15 Nov 2007

Who is investing in art?

There appears to be a popular misconception that art is bought only by the rich and the famous. Or, by those who are serious art collectors. The truth is art has suddenly become a viable asset class for young professionals. Thanks to the IT boom there has been a spurt in salaries, and as a result there is a growing number of people with deep pockets. In Bangalore itself, there is a huge interest in art from individuals working in the IT sector. In the past, once people had invested in real estate and mutual funds, they looked at art as another investment avenue. However, now art has become a status symbol. It has become a prized possession that needs to be acquired and then flaunted.

Gallery sources reveal that there has been a significant increase in the number of buyers in the age group of 20 – 30 years. These are buyers who have Rs 50,000 to Rs 2 lakhs, which they would rather spend on art than splurge it on mindless shopping. It also indicates the awareness levels in this young age group about the potential of art as an investment instrument and its snob value.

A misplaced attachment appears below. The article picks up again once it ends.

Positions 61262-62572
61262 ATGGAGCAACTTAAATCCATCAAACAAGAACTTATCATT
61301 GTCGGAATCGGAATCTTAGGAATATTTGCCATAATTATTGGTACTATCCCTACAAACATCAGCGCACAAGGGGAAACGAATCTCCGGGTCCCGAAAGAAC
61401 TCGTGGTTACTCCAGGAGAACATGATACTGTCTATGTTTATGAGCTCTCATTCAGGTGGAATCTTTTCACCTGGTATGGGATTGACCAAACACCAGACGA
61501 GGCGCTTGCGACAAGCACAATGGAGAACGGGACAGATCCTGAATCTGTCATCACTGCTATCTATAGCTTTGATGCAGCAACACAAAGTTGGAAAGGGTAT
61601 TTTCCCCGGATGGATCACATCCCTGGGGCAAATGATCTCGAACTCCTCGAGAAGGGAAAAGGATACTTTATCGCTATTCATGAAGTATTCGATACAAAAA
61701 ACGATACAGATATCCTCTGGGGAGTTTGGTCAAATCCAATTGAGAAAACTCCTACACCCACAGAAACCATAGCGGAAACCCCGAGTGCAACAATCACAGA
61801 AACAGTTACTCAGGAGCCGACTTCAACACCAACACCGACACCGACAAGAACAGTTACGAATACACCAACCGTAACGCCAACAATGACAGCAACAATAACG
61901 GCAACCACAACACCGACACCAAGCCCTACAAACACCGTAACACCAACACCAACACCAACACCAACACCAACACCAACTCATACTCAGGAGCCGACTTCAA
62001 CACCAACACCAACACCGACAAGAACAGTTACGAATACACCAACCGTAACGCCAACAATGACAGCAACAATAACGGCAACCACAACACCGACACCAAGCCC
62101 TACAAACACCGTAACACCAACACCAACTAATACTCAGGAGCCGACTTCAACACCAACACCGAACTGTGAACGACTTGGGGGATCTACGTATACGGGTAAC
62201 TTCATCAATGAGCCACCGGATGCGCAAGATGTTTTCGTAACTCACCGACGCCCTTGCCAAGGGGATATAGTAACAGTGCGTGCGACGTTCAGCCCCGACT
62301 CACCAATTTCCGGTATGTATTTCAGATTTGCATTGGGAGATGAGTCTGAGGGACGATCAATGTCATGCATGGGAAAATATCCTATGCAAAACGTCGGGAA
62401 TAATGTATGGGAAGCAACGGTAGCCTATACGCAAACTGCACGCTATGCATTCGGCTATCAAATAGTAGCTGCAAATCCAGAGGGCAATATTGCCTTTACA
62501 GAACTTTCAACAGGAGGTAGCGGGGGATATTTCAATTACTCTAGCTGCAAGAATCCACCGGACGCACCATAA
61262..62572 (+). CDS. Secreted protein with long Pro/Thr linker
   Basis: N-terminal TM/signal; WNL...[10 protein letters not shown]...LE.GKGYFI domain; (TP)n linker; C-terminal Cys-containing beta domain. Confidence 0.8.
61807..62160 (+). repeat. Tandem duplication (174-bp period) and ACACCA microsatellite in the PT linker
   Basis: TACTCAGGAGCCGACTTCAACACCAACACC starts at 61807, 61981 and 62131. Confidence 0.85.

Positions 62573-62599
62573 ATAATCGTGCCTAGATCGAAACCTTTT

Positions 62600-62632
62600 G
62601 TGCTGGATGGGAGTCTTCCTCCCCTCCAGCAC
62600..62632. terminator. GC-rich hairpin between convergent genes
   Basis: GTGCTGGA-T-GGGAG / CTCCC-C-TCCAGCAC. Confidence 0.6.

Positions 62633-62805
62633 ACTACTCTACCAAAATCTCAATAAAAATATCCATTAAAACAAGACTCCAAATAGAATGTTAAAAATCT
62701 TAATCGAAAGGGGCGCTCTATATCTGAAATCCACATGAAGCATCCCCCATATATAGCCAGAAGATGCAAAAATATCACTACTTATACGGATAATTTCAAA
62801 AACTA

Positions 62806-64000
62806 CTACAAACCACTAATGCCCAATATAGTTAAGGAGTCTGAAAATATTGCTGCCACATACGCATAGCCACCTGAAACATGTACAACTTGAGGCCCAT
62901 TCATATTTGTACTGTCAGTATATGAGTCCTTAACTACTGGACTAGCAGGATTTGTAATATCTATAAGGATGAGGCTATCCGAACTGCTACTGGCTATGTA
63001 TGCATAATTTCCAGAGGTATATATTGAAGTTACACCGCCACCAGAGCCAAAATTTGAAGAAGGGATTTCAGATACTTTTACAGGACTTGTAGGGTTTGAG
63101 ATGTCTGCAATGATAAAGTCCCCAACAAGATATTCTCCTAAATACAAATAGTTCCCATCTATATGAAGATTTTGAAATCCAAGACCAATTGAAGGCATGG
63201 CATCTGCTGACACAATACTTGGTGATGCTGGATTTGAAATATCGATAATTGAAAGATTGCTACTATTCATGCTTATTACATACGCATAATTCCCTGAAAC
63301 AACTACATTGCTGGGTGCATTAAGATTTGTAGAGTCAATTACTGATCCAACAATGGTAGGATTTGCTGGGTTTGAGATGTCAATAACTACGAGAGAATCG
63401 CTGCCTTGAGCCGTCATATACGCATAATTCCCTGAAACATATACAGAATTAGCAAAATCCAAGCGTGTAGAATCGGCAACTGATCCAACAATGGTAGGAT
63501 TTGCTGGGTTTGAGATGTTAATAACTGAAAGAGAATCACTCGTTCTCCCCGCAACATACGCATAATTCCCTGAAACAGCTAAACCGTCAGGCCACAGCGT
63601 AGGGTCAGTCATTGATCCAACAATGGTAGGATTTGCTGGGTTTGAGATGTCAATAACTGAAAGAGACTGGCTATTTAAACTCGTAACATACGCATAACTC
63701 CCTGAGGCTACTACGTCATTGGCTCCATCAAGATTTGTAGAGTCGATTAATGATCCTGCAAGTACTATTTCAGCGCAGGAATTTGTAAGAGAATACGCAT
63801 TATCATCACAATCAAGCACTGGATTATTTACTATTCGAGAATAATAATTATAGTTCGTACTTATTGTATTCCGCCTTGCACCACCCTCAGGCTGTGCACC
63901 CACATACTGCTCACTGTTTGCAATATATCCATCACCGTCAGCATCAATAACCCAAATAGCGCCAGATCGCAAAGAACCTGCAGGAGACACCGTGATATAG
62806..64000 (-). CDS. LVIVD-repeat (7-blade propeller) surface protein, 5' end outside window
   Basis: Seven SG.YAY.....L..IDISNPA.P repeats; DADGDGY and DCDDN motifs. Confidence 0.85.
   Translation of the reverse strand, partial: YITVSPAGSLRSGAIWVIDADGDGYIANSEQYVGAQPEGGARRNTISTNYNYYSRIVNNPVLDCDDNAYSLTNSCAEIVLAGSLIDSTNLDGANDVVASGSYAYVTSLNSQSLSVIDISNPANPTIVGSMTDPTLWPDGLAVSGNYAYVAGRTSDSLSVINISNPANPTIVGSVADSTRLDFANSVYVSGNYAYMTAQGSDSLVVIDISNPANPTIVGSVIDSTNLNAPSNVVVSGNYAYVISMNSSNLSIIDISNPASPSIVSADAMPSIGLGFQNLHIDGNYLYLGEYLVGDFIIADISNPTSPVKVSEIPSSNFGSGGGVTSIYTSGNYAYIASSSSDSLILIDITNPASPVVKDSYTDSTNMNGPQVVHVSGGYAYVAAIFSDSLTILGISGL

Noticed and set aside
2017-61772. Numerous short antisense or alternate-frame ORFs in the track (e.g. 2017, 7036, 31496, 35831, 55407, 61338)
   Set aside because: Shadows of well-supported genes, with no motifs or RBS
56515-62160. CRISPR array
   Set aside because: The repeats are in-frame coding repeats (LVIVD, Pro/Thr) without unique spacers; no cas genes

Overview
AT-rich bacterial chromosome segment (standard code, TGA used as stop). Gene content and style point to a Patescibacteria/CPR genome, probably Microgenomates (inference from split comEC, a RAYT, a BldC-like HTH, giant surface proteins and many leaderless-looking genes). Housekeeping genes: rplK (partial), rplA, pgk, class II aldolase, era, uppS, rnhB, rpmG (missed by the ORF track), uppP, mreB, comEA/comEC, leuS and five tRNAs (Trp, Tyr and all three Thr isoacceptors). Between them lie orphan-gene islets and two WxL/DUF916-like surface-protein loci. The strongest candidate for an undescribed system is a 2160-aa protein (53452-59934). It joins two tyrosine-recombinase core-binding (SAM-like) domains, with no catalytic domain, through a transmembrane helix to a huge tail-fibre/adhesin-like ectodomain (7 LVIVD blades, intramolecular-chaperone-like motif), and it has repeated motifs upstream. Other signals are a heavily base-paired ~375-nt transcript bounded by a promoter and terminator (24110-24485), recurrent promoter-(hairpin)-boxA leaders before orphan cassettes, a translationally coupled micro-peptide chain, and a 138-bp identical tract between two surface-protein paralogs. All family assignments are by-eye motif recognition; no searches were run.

What stands out is that there are many first time buyers who visit art galleries with the sole intention of buying art as an investment. Unfortunately, most of them have no clue about art and rely completely on the gallery in selecting the artwork. A majority of them, in fact, are drawn towards artwork that is aesthetic and has a far greater decorative value than an investment value. However, thanks to the hype in art investment, they end up buying works that do not appeal to them. Also, another popular trend that seems to be catching on is that festival shopping for jewelry and clothes now also encompasses shopping for artworks. These generally are in the more affordable range and with a greater emphasis on aesthetics to fit in with home decor.

(Published in Financial Times)
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